The composition of stream builders follows the same principles as the composition of, e.g., constraint automata (CA) [4]. But unlike CA and most Reo semantics, it supports explicit many-to-many composition. I.e., a builder with an input stream i can be composed with another builder with the same input stream i, preventing individual guarded commands from each builder to use i without involving the other stream builder. Similarly, a builder with an output stream o can be combined with another one with the same output stream o, although only one builder can write to o at a time. A builder with an input stream x can be composed with another with an output stream with the same name x, making x both an input and an output in further compositions. The composition rules were carefully designed to keep the composition commutative and associative, which we do not prove in this paper.

We introducing the following auxiliary predicates used in the composition, using \(gc_i\) to range over guarded commands and \(I_1\) to range over stream variables (meant to be from the same stream builder as \(gc_1\)).The predicate Open image in new window means that any input stream in \(I_1\) that is an output of \(gc_2\) must be read by \(gc_1\), i.e., must be an input stream used by \(gc_1\). Its dual Open image in new window is not symmetric: it means that any input stream in \(I_1\) that is an input \(gc_2\) must either be written-to or read-by \(gc_1\). This reflects the fact that input streams replicate data, and that input streams may also be output streams that could be used to synchronise. The predicate Open image in new window states that \(gc_1\) and \(gc_2\) do not share output streams, reflecting the fact that only one rule can write to a stream at a time. The last predicate Open image in new window states that \(gc_2\) will not affect any of the input streams in \(I_1\). Intuitively this means that \(gc_2\) may read-from or write-to streams from another builder \(sb_1\) if they can also be written by \(sb_1\), but not if they are read by \(sb_1\).

The composition of guarded commands and of stream builders is defined below, based on these predicates.

Definition 5

(Composition of guarded commands (\(gc_1\bowtie gc_2\))). For \(i\in \{1,2\}\), let \(gc_i = \mathsf {get} (\overline{v_{gi}}),\mathsf {und} (\overline{v_{ui}}),\overline{t_{gi}} \rightarrow \overline{v_{oi} := t_{oi}}\) be two guarded commands. Their composition yields \(gc_1 \bowtie gc_2\) defined below.
$$\begin{aligned}&\mathsf {get} ((\overline{v_{g1}}\cup \overline{v_{g2}}) - (\overline{v_{o1}}\cup \overline{v_{o2}}))\,,\, \mathsf {und} (\overline{v_{u1}}\cup \overline{v_{u2}})\,,\, \overline{t_{g1}}\cup \overline{t_{g2}} \,\rightarrow ~ \overline{v_{o1} \,{:=}\, t_{o1}} \cup \overline{v_{o2} \,{:=}\, t_{o2}} \end{aligned}$$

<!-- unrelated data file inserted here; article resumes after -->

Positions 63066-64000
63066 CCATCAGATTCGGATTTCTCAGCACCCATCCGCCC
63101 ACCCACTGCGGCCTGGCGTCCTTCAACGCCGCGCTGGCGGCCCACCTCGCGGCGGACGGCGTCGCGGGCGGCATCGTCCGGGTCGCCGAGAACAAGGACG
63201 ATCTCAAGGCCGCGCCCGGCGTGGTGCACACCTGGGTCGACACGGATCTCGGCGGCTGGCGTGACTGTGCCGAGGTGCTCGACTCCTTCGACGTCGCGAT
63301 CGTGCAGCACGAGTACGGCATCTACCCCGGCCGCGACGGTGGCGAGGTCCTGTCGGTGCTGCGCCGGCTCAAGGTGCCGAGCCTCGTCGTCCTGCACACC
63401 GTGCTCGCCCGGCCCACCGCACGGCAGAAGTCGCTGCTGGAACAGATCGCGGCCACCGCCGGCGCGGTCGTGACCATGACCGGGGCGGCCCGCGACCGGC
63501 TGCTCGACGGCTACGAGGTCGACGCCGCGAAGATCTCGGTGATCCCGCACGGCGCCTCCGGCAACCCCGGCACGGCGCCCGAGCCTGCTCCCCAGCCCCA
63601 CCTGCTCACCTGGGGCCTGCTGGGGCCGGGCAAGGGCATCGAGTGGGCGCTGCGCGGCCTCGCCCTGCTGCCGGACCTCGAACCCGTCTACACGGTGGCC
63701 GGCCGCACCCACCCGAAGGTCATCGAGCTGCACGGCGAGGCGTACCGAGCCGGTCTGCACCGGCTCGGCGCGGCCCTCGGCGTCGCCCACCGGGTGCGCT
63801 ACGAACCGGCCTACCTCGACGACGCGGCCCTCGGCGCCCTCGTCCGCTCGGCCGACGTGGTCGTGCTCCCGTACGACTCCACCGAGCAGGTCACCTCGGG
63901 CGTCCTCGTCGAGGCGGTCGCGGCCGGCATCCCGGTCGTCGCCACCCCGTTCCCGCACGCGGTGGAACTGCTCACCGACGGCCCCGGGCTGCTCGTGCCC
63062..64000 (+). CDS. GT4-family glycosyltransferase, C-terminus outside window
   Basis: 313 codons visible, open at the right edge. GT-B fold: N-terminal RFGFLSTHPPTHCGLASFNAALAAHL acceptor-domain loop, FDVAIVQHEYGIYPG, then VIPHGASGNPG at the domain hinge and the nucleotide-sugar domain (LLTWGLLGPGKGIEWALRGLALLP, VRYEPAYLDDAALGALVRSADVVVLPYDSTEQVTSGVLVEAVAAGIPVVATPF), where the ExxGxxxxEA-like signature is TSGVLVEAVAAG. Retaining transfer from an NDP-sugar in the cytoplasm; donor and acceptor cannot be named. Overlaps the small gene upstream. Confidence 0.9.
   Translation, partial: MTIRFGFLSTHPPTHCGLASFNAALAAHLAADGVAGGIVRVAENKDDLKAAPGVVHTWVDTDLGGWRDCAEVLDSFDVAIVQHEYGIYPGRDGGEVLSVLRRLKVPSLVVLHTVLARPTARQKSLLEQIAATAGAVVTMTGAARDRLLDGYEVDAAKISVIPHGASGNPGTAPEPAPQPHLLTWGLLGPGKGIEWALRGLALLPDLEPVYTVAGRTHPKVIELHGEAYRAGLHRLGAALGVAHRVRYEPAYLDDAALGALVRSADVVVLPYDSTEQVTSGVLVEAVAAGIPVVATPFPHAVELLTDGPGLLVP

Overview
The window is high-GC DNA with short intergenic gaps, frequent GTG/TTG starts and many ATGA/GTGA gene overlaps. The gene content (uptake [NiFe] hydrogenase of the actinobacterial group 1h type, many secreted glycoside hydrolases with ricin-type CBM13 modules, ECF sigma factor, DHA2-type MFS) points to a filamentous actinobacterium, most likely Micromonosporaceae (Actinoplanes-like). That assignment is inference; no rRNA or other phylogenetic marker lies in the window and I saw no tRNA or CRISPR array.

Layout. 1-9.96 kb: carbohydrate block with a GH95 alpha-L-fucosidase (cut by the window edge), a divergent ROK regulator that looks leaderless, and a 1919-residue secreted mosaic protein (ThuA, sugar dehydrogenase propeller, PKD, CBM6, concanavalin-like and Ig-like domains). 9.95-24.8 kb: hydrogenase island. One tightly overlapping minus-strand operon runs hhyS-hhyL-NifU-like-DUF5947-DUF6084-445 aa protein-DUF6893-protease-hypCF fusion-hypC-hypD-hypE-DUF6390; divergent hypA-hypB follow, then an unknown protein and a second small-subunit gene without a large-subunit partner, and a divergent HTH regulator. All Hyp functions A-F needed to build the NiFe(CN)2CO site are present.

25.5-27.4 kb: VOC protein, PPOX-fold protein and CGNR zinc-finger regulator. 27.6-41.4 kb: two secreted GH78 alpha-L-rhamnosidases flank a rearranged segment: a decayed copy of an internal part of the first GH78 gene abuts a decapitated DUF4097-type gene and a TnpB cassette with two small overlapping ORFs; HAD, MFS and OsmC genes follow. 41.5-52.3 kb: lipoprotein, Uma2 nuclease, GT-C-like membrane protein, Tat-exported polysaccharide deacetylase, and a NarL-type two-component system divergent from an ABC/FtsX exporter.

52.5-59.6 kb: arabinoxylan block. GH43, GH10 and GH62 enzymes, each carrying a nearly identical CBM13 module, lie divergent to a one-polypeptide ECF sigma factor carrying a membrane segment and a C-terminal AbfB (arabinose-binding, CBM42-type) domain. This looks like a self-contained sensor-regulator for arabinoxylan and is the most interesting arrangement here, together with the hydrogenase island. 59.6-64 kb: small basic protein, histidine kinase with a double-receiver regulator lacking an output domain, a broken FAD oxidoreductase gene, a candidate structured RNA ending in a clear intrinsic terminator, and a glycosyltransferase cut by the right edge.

Definition 6

(Composition of stream builders (\(sb_1\bowtie sb_2\))). For \(i\in \{1,2\}\), let \(sb_i = \overline{init_i} \wedge [\overline{gc_i}]\) be two stream builders. Their composition yields \(sb = sb_1 \bowtie sb_2 = (\overline{init_1} \cup \overline{init_2}) \wedge [gcs]\), where \(sb{.}O =sb_1{.}O \,\cup \, sb_2{.}O \), \(sb{.}I =sb_1{.}I \,\cup \, sb_2{.}I \), \(sb{.}M =sb_1{.}M \,\cup \, sb_2{.}M \), and \( gcs \) is given by the smallest set of guarded commands that obeys the rules below, which are not exclusive.

Intuitively, any guarded command can go alone, unless it must synchronise on shared streams. Any two guarded commands can go together if their synchronization is well-defined and do not perform behaviour that must be an exclusive choice. Observe that the composition of two well-defined stream builders (c.f. Definition 2) may not produce a well-defined stream builder (e.g. cyclic assignments), in which case we say that the stream builders are incompatible and cannot be composed.

Example. The sequential composition of two Open image in new window builders is presented below, annotated with the rule name that produced it. The Open image in new window guard was dropped during composition (Definition 5), but included here to help understanding. The last two guarded commands, in Open image in new window , denote scenarios where the middle stream b remains open for synchronization. These are needed to make the composition operator associative, but can be discarded when hiding the internal streams like b. This is not explained here, but is implemented in our prototype tool. Following a similar reasoning, the stream builder Open image in new window can be produced by composing the stream builders Open image in new window, Open image in new window, and Open image in new window, which has no internal streams.

4.5 ARx’s Semantics: Encoding into Stream Builders

Fig. 5.

Semantics: encoding of statements of ARx as a stream builder.